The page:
STOMP, the “international percussion sensation” that has been taking audiences by storm for years, came to Sacramento earlier this year.
In thinking about how I was going to tell you about the show’s return to northern California, this time to the Gallo Center for the Arts in Modesto on November 23, I decided to take a look at what I’d written about STOMP last February, first published with the Sac Cultural Hub:
I wish I could tell you that STOMP’s eight member cast used everything but the kitchen sink to drive the “music,” but that would be inaccurate: four of them rocked the house with four kitchen sinks.
During other sets they used buckets. Inner tubes. Match boxes. Trash cans. Plastic tubing. Push brooms. Mops. Oil drums. Their own hands and feet, and even each other’s bodies. It was a raucous symphony derived from the mundane, stunning us alternatively between rapt silence and rousing applause.
“We were stunned from rapt silence to rousing applause.”
That’s not bad! And quite accurate! I need to keep drinking whatever I was drinking on the morning I wrote that!
Here’s more from me, coming out of STOMP last February:
As a handful of cast members marched onstage pushing four run-of-the-mill grocery carts, I figured out the show’s appeal. STOMP has tapped into the kid in all of us, the kid who got yelled at for jumping onto a rolling grocery cart at the corner grocery store, or beating on a wall or the floor or the bed post or his brother’s head (I am revealing too much here?). As children, we were powerless to ignore the available object’s inherent utility for something beyond its original intended purpose.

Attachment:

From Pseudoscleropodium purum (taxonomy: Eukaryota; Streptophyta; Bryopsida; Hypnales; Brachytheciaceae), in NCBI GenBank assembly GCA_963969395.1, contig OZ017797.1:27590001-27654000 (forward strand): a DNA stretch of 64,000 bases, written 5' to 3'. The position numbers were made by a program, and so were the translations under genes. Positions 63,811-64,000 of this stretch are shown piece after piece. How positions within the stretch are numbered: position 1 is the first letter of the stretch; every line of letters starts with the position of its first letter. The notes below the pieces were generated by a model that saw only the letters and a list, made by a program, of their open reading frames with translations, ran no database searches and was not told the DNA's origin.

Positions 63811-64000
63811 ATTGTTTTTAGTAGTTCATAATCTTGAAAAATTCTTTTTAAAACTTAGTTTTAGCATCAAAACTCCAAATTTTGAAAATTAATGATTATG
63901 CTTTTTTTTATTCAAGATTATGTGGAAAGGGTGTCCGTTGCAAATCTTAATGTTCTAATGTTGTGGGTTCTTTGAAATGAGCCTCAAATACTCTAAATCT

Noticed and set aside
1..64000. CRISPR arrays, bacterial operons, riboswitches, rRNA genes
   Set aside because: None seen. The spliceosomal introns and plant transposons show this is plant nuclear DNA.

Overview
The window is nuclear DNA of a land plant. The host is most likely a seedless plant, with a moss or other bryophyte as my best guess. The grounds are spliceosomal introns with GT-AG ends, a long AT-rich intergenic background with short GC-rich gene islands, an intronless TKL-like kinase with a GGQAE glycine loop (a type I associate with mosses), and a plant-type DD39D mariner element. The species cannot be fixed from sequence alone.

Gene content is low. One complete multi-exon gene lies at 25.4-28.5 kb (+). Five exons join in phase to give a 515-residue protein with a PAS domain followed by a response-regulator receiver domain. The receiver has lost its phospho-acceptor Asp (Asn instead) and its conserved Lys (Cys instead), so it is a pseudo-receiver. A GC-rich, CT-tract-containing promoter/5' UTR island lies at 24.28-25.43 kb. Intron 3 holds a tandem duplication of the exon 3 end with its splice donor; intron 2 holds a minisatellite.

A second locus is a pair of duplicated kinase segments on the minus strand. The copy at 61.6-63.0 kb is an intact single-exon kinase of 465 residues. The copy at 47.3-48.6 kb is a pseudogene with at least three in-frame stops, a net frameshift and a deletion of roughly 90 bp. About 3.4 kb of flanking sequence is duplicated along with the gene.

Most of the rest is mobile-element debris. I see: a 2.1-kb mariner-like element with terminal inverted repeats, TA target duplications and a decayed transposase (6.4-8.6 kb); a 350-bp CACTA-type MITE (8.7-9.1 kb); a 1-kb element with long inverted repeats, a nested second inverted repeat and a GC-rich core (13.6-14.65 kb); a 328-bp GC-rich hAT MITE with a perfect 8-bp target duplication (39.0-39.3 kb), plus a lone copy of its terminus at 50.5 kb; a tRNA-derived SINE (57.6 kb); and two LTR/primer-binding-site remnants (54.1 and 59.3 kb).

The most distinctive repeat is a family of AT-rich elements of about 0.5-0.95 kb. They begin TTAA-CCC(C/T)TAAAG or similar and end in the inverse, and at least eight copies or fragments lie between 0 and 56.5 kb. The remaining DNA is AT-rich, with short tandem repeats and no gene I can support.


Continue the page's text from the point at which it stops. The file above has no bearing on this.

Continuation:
What’s that? You weren’t that kid? Yes, you were — you just don’t remember. I encourage you to see STOMP — to hear it and feel it — and get reacquainted with that kid. He or she has been waiting for you.
During my soggy stroll back to my car, I heard the rhythm of the rain hitting the pavement, and I paused to — stomp! —into a large puddle just off of the curb. I didn’t think or care about whether I got my jeans or my brand new shoes wet, or even if a few errant drops of water hit another pedestrian. I just stomped. And smiled.
You’ll smile, too coming out of STOMP, playing at the Gallo Center for the Arts in Modesto. I’m told the 7:30pm show is nearly sold out, so move quickly if you want to go to that one. At press time, there are still seats available for the 3pm matinee.